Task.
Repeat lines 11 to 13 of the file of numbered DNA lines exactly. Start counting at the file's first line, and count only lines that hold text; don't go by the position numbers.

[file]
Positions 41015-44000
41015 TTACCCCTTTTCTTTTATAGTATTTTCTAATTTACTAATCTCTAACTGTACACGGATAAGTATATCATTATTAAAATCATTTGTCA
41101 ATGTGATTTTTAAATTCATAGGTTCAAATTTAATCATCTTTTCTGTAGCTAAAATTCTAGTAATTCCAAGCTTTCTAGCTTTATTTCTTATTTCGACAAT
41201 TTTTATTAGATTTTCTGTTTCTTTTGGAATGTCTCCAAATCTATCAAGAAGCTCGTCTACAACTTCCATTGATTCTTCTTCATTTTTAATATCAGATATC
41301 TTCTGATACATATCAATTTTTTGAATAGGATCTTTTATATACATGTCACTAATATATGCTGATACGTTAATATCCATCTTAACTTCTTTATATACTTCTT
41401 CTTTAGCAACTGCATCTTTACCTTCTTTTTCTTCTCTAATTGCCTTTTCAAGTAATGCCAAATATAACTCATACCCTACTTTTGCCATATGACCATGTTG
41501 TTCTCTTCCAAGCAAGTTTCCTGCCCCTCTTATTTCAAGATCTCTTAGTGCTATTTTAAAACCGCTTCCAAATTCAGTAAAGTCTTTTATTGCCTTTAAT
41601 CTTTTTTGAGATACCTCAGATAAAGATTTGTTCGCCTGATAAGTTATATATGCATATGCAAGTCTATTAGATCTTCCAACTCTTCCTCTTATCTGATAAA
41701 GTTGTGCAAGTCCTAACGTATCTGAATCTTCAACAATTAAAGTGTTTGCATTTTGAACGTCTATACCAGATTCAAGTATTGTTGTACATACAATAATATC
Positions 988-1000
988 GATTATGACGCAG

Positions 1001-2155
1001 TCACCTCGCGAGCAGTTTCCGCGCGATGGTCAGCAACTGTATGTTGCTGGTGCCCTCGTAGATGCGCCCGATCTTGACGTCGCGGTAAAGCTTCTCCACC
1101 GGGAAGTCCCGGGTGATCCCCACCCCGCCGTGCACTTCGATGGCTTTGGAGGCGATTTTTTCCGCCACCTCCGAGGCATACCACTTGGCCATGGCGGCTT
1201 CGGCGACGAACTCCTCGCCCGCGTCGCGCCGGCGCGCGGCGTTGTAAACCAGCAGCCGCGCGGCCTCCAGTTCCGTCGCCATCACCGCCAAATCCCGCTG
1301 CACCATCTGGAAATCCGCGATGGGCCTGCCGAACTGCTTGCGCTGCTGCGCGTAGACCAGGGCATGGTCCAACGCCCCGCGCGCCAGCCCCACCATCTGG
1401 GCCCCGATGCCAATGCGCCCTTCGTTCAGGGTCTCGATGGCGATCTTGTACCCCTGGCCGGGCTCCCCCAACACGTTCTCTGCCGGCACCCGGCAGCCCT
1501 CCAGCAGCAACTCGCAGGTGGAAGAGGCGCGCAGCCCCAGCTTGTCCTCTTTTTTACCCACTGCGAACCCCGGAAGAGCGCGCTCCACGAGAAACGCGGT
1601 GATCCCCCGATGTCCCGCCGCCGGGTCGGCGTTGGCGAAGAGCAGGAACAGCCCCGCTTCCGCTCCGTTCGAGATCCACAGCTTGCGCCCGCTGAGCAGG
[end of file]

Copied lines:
988 GATTATGACGCAG

Positions 1001-2155
1001 TCACCTCGCGAGCAGTTTCCGCGCGATGGTCAGCAACTGTATGTTGCTGGTGCCCTCGTAGATGCGCCCGATCTTGACGTCGCGGTAAAGCTTCTCCACC